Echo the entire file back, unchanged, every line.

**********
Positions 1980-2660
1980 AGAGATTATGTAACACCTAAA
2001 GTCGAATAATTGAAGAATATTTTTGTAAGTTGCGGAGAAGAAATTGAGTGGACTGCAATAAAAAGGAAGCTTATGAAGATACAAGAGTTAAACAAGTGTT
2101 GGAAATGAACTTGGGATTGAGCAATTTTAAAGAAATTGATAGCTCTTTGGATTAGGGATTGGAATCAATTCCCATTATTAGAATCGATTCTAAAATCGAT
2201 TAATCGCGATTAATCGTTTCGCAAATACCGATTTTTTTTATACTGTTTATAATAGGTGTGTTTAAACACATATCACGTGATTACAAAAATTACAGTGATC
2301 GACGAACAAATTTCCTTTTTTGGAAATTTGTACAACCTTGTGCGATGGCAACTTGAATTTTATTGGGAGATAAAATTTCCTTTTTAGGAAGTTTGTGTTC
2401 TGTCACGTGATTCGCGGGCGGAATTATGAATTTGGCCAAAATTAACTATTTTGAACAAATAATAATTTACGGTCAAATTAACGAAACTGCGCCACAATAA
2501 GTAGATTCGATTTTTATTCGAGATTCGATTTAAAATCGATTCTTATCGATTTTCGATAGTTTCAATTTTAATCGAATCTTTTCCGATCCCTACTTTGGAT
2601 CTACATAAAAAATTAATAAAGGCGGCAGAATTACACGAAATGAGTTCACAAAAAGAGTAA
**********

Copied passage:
Positions 1980-2660
1980 AGAGATTATGTAACACCTAAA
2001 GTCGAATAATTGAAGAATATTTTTGTAAGTTGCGGAGAAGAAATTGAGTGGACTGCAATAAAAAGGAAGCTTATGAAGATACAAGAGTTAAACAAGTGTT
2101 GGAAATGAACTTGGGATTGAGCAATTTTAAAGAAATTGATAGCTCTTTGGATTAGGGATTGGAATCAATTCCCATTATTAGAATCGATTCTAAAATCGAT
2201 TAATCGCGATTAATCGTTTCGCAAATACCGATTTTTTTTATACTGTTTATAATAGGTGTGTTTAAACACATATCACGTGATTACAAAAATTACAGTGATC
2301 GACGAACAAATTTCCTTTTTTGGAAATTTGTACAACCTTGTGCGATGGCAACTTGAATTTTATTGGGAGATAAAATTTCCTTTTTAGGAAGTTTGTGTTC
2401 TGTCACGTGATTCGCGGGCGGAATTATGAATTTGGCCAAAATTAACTATTTTGAACAAATAATAATTTACGGTCAAATTAACGAAACTGCGCCACAATAA
2501 GTAGATTCGATTTTTATTCGAGATTCGATTTAAAATCGATTCTTATCGATTTTCGATAGTTTCAATTTTAATCGAATCTTTTCCGATCCCTACTTTGGAT
2601 CTACATAAAAAATTAATAAAGGCGGCAGAATTACACGAAATGAGTTCACAAAAAGAGTAA